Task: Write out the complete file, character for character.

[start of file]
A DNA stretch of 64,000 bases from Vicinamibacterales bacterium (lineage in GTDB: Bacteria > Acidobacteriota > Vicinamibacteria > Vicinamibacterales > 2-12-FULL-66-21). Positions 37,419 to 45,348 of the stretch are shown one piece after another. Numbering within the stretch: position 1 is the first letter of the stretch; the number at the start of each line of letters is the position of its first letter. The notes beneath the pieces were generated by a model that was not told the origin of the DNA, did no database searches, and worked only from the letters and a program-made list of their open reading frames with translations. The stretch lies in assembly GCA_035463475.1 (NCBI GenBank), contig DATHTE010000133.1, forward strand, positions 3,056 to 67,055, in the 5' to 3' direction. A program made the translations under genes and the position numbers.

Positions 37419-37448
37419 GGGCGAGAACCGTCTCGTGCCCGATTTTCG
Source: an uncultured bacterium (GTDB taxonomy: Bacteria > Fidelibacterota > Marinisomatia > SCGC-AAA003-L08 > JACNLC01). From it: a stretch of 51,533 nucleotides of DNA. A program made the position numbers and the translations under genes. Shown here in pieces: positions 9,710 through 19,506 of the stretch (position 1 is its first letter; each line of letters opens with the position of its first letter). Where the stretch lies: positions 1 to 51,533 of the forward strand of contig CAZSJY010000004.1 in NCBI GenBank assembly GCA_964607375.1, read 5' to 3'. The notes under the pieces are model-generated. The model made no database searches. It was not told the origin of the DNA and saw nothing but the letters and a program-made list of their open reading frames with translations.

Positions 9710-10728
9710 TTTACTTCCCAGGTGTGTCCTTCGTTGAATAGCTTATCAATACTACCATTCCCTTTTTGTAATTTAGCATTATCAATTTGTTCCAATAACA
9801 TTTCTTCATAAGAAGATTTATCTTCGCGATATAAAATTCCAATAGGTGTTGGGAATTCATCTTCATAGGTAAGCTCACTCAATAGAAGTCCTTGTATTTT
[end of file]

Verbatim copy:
A DNA stretch of 64,000 bases from Vicinamibacterales bacterium (lineage in GTDB: Bacteria > Acidobacteriota > Vicinamibacteria > Vicinamibacterales > 2-12-FULL-66-21). Positions 37,419 to 45,348 of the stretch are shown one piece after another. Numbering within the stretch: position 1 is the first letter of the stretch; the number at the start of each line of letters is the position of its first letter. The notes beneath the pieces were generated by a model that was not told the origin of the DNA, did no database searches, and worked only from the letters and a program-made list of their open reading frames with translations. The stretch lies in assembly GCA_035463475.1 (NCBI GenBank), contig DATHTE010000133.1, forward strand, positions 3,056 to 67,055, in the 5' to 3' direction. A program made the translations under genes and the position numbers.

Positions 37419-37448
37419 GGGCGAGAACCGTCTCGTGCCCGATTTTCG
Source: an uncultured bacterium (GTDB taxonomy: Bacteria > Fidelibacterota > Marinisomatia > SCGC-AAA003-L08 > JACNLC01). From it: a stretch of 51,533 nucleotides of DNA. A program made the position numbers and the translations under genes. Shown here in pieces: positions 9,710 through 19,506 of the stretch (position 1 is its first letter; each line of letters opens with the position of its first letter). Where the stretch lies: positions 1 to 51,533 of the forward strand of contig CAZSJY010000004.1 in NCBI GenBank assembly GCA_964607375.1, read 5' to 3'. The notes under the pieces are model-generated. The model made no database searches. It was not told the origin of the DNA and saw nothing but the letters and a program-made list of their open reading frames with translations.

Positions 9710-10728
9710 TTTACTTCCCAGGTGTGTCCTTCGTTGAATAGCTTATCAATACTACCATTCCCTTTTTGTAATTTAGCATTATCAATTTGTTCCAATAACA
9801 TTTCTTCATAAGAAGATTTATCTTCGCGATATAAAATTCCAATAGGTGTTGGGAATTCATCTTCATAGGTAAGCTCACTCAATAGAAGTCCTTGTATTTT